These Moments of Humanity

by Val Green, Walk-In Center’s Epworth Summer Intern

When I arrived at GLIDE at 6:30 a.m. last Wednesday, the building was already alive with chatting, laughing, shouting. It was my first day making shelter reservations entirely alone, and I was nervous. What if there were no beds? What if I had to turn people away? What if clients got frustrated with me? The night before, I asked my co-worker Jasmine to sleep with her phone turned on in case I needed her for information or help with the reservation database. When I arrived at the Walk-In Center Wednesday morning, I placed a Post-It with her contact information next to the phone and plopped down at the desk.

Just five minutes after I began making reservations, I was finished because there were no more beds available, and I realized I had nothing to worry about. The morning was calm. And as I sat in the Walk-In Center with Jerome, the security monitor, a couple of remarkable things happened.

A regular case management client walked in around 8:00 a.m. and looked around the room for Ana, his case manager. Though I have learned bits about his story throughout my internship, I have never directly worked with him. I told him that Ana would be in later on and I suggested he come back in an hour. For my first four weeks in the Walk-In Center, he ignored me when he came for meetings with Ana. Last week, he called me, “Whatever-Your-Name-Is” and dismissively waved his hand at me. But that morning, he greeted me with a smile and said, “Hi, Val.” Then he left.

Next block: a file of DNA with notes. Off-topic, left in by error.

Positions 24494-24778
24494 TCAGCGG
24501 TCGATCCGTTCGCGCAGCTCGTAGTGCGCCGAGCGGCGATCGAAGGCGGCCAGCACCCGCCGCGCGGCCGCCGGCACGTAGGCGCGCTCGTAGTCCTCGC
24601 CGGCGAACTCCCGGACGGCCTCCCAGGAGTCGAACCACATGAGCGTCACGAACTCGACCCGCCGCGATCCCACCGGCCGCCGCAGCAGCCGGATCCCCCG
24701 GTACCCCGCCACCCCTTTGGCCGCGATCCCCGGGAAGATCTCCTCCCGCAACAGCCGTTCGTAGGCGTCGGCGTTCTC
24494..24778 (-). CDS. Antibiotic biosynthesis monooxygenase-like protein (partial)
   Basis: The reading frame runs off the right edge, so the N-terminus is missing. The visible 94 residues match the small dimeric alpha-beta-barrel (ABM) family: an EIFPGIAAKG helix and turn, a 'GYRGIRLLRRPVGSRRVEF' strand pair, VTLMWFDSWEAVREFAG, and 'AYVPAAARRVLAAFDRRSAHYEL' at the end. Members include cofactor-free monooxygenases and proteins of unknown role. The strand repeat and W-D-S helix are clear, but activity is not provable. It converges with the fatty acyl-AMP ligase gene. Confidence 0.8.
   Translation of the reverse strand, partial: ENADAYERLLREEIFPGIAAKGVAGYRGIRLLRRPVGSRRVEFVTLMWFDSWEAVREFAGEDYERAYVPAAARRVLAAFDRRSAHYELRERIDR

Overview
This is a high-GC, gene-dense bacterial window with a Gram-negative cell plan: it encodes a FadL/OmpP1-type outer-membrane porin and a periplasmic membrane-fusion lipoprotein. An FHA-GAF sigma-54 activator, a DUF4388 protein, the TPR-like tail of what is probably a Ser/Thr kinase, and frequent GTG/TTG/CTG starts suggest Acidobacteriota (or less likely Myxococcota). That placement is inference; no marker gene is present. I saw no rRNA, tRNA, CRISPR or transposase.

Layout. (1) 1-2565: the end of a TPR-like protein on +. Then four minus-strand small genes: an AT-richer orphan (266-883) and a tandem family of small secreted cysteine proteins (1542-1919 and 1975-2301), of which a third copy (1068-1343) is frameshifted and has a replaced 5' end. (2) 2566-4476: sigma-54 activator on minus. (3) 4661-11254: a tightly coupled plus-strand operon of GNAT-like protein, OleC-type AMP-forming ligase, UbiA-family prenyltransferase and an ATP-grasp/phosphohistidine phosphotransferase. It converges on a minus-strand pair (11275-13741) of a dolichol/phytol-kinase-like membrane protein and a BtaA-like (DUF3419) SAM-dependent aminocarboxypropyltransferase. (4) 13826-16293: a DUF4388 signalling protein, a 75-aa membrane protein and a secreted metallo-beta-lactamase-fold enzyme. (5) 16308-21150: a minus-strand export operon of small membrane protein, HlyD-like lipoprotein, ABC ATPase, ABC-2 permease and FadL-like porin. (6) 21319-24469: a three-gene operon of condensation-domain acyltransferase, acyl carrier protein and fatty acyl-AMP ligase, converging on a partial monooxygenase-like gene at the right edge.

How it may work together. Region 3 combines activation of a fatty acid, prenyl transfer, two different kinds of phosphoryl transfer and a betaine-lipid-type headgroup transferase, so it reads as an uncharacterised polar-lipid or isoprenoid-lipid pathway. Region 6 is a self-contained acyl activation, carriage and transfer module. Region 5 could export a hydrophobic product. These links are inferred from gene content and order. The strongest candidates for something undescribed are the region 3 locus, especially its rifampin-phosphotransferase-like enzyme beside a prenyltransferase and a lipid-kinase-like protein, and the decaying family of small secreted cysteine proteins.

Ten minutes later, another familiar client dashed in asking for Angela, who normally makes the morning shelter reservations. I apologized and explained that Angela was on vacation, and asked, “Is there anything I can help you with this morning?” He ran out. About a minute later, he came back into the Walk-In Center and stood at my desk. He looked me straight in the eyes and he said, “No, thank you, I am okay.” Then he left.

I worked with a smile on my face for the rest of the day.

As I finish my nine-week internship at GLIDE, I do not feel ready to leave. I have finally learned the ropes here—I have a group of clients I frequently work with, I feel I am becoming a part of the Walk-In Center’s tight-knit team, and I am finally developing a handle on the unique sense of community and core values here. I will miss San Francisco, the Tenderloin, GLIDE, my friends and co-workers, and the wonderful clients I have met.  But most of all, I will miss these moments of humanity. Although I never directly worked with the two men I described above, I watched as they fought for truth and love when they walked through the doors at GLIDE. Last Wednesday, I became a part of their fight.

You might be thinking that remembering someone’s name is not all that important or popping back in to say “no thanks” only takes a moment. But last Wednesday, those two clients both offered me an invitation to join them and to connect to them. Those interactions were the two biggest compliments I received all week.

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GLIDE Instagram
Joyce Hayes, celebrating life, love and GLIDE with @doricamino and @edenchanstreetscooper at the 2014 Holiday Jam. A retro photo of Joyce Hayes, a true GLIDE hero, who so strongly believed in supporting children and providing them with stability, education and #unconditionallove. GLIDE regrets to tell our community that Joyce Hayes, an icon in our history and childcare program, passed away on Tuesday, 5/23/2017. Her life, love and legacy will not be forgotten. 
Please take a moment to read this tribute to our beloved "Joy": glidesf.wordpress.com/2017/05/26/in-memory-of-joyce-hayes-the-heartbeat-of-glides-fycc/ Shout-out @blueshieldofca volunteers! Our Harm Reduction Team always needs people to help assemble safer injection kits. Distributing these kits to our community members who inject drugs greatly reduces the spread of Hep C and HIV. It's about #publichealth and recognizing the dignity and human rights of ALL people living in our city! #harmreduction #cleansharps

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